Claremont Insider: Affordable Housing Traffic Study Available

Tuesday, July 14, 2009

Affordable Housing Traffic Study Available

Those of you interested in the affordable housing issue may want to review the traffic study commissioned by the city of Claremont for the project at the old Claremont Courier site on College Ave.

The report is posted on the City's website, with the following information:

College Avenue Affordable Housing Traffic Study Completed

The City has completed a traffic analysis for the proposed affordable housing project at 111 S. College Avenue. Click on the links below to view the Traffic Study and Appendices.

For further information or questions, please contact the City's Engineering Division at (909) 399-5465.

If you have any experience with these sorts of reports and studies, you know that the science associated with them is highly dubious. For instance, when the City of Claremont ordered its Environmental Impact Report for the soon-to-be-open Padua Ave. Park, the City's EIR consultant employed a biology expert who listed a Ph.D credential in his report that he purchased from the online Universal Life Church (true story!). And it wasn't even a Ph.D in biology. The doctoral title Claremont's consultant listed when he signed his report was a Ph.D in theology. The City Council nonetheless approved the EIR unanimously.

The EIR process counts on an independent review by the agency holding jurisdiction over the project. Usually, when the developer is a private party, the system works. However, when a city is both the proponent and the agency responsible for the EIR review, conflicts inevitably arise because the municipality is acting as both advocate and judge.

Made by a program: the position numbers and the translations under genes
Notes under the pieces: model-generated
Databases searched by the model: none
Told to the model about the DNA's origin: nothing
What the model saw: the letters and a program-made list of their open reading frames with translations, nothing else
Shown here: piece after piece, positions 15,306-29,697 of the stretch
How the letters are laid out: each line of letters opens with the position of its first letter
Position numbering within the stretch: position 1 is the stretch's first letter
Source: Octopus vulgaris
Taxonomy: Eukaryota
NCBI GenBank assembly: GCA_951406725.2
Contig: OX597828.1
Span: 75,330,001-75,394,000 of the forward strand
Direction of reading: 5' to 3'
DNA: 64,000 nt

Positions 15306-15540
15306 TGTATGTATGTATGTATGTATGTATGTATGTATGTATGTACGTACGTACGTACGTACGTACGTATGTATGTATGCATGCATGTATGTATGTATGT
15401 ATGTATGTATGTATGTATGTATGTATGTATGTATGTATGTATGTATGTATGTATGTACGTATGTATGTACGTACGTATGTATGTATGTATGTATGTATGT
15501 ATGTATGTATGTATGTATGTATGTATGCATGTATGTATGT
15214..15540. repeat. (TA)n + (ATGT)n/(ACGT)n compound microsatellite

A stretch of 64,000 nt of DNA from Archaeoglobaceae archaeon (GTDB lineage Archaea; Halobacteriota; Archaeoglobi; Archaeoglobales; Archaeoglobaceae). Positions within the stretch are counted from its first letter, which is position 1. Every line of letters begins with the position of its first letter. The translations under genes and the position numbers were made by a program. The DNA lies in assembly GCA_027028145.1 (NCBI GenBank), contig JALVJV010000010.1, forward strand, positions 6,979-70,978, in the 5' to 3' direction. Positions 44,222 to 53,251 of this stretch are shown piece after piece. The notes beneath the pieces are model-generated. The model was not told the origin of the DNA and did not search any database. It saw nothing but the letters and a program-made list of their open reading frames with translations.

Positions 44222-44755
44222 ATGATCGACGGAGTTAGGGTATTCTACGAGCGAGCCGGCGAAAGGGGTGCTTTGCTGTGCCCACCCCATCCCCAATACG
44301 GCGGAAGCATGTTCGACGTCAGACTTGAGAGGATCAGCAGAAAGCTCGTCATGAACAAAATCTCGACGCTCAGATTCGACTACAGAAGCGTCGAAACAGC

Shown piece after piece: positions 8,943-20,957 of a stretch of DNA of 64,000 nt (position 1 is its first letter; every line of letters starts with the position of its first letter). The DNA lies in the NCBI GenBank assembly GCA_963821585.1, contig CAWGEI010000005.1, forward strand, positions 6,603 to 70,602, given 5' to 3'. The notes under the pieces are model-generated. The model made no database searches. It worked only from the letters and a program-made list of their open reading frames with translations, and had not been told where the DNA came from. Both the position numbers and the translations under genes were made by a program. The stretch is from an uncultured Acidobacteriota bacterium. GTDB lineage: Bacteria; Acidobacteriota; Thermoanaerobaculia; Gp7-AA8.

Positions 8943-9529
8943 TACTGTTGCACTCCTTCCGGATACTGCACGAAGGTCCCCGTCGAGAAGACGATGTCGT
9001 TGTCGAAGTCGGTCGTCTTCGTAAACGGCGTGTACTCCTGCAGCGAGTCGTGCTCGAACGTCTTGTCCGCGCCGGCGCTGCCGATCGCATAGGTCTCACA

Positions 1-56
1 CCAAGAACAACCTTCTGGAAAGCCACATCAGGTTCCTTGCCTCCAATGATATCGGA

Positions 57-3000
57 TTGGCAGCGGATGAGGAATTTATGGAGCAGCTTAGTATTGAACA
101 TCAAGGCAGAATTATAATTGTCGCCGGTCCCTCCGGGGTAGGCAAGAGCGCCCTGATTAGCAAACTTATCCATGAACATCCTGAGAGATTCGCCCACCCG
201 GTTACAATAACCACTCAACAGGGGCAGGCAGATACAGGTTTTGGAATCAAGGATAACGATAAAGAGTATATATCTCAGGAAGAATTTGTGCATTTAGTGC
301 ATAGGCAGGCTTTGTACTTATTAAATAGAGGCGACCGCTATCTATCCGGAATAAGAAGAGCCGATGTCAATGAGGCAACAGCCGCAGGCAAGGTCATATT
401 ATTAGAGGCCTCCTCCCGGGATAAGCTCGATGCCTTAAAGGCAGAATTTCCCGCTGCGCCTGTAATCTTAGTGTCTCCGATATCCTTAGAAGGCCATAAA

Having municipal approval of an EIR also makes it difficult to challenge in court because judges typically prefer to defer to legislative bodies, and this gives local governments a great deal of latitude. Courts seem to be slow to recognize when cities acting as project proponents have conflicts of interest that affect the integrity of the EIR process.

The EIRs and the supporting studies that accompany them sound very rational because they have professionals who are trained to bullet-proof the documents while at the same time pushing the science to the limit (and past) when necessary to get a project approved. For this, the really good consultants are well-compensated - well into the six-figures for the Padua Ave. Park EIR, for instance.

Once the projects are built, when one actually looks at how they affect things like traffic, the reality is usually much different - and much worse - than what the city-hired traffic engineers promised in their studies. Just look at the traffic on Indian Hill Blvd. on any given weekday afternoon, especially when a Metrolink station is passing through. The traffic studies for the Village Expansion promised no significant impacts. Yet, now if you want to make a right turn onto Indian Hill Blvd. from westbound 1st St. after 3pm? Fuggedaboutit!

It's a shame that the City and other municipalities stoop again and again to gaming the system in ways that they would not tolerate from a commercial developer working on a private project. But that is why regional urban planning in Southern California has been such an utter failure. It's exactly what you saw in any episode of the HBO series "The Wire." Everyone involved in the decision-making has their own selfish self-interests in mind, no one wants to deal honestly with the data, and the pseudo-scientific reports are, in the final analysis, nothing more than political tracts designed to move the project along to its preordained outcome.

So, the traffic study for the College Ave. affordable housing project has the inevitable conclusion on its first page: "...there are no significant project impacts, and no mitigation measures are required." Once the project is built, though, we should expect a very different reality, just as in every city-sponsored project. That much is written.